There is a “house” that emits light and sound. It is packed with remodeled electronic toys, such as penguin-shaped walkie-talkies and resin-coated cat dolls, hung from the ceiling. A touch screen terminal is installed inside of the house, so that visitors can use it to “reconfigure” the electronic connection between these toys on the software.
In this work, hacking existing low-tech gadgets, new schemes realized by this hacking, and the interactive systems are called “architecture.” What HAQUE and SOMLAI-FISCHER think crucial is not that the elements of the architecture react to visitors but that “the reacting elements are subject to influence and change themselves.” In other words, they aim to achieve an interactivity that is “reconfigurable” to what each user thinks is the best condition. This work is their critique of “smart homes,” where users are not allowed to modify a fully-wired IT environment.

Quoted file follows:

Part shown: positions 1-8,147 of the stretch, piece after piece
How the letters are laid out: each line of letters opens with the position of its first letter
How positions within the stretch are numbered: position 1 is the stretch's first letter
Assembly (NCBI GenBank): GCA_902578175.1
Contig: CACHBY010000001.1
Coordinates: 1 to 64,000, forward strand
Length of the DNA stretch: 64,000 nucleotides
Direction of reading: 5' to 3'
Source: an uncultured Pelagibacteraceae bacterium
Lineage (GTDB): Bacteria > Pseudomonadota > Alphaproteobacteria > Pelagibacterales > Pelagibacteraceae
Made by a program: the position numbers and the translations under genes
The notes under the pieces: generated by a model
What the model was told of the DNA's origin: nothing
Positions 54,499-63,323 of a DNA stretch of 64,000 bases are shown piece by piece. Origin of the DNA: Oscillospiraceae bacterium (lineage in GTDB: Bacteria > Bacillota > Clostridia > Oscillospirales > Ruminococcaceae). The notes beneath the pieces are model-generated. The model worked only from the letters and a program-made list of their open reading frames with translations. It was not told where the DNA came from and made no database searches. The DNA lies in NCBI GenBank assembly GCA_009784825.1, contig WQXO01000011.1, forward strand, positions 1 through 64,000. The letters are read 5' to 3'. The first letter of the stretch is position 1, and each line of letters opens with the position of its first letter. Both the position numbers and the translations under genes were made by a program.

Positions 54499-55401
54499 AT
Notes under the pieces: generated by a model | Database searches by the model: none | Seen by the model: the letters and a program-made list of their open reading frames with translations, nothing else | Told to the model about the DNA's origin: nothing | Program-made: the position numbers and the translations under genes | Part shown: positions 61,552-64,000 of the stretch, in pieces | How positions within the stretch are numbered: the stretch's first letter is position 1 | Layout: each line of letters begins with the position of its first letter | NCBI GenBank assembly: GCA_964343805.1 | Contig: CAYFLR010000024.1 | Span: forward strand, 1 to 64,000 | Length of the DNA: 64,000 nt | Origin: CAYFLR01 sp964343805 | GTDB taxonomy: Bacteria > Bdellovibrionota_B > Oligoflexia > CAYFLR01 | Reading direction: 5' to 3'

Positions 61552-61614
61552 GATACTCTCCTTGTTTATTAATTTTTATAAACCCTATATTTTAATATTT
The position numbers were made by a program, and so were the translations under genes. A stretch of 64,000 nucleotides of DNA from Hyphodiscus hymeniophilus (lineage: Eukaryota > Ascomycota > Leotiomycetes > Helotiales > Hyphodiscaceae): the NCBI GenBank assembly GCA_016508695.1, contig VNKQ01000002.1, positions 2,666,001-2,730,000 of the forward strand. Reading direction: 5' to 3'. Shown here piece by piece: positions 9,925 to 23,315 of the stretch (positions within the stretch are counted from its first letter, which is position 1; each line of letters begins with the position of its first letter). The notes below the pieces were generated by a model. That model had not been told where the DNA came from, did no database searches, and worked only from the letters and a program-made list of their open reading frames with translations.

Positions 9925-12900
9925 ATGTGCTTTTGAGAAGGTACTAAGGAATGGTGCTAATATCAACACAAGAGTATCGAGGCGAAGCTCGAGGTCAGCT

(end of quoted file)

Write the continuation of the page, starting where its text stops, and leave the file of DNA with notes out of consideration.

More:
* This work reused the made-in-China sensors and gadgets used in the installation titled “Re:orient,” which was exhibited in the Hungarian Pavilion of the Venice Architecture Biennale in 2006.
During the exhibition period, the project site “Reconfigurable House: Hacking low tech architecture” (http://house.propositions.org.uk/) by Usman HAQUE and Adam SOMLAI-FISCHER showed the details of the space at ICC and live sensor values from ICC (during opening hours), and feeds data of “EnvironmentalXML” by HAQUE.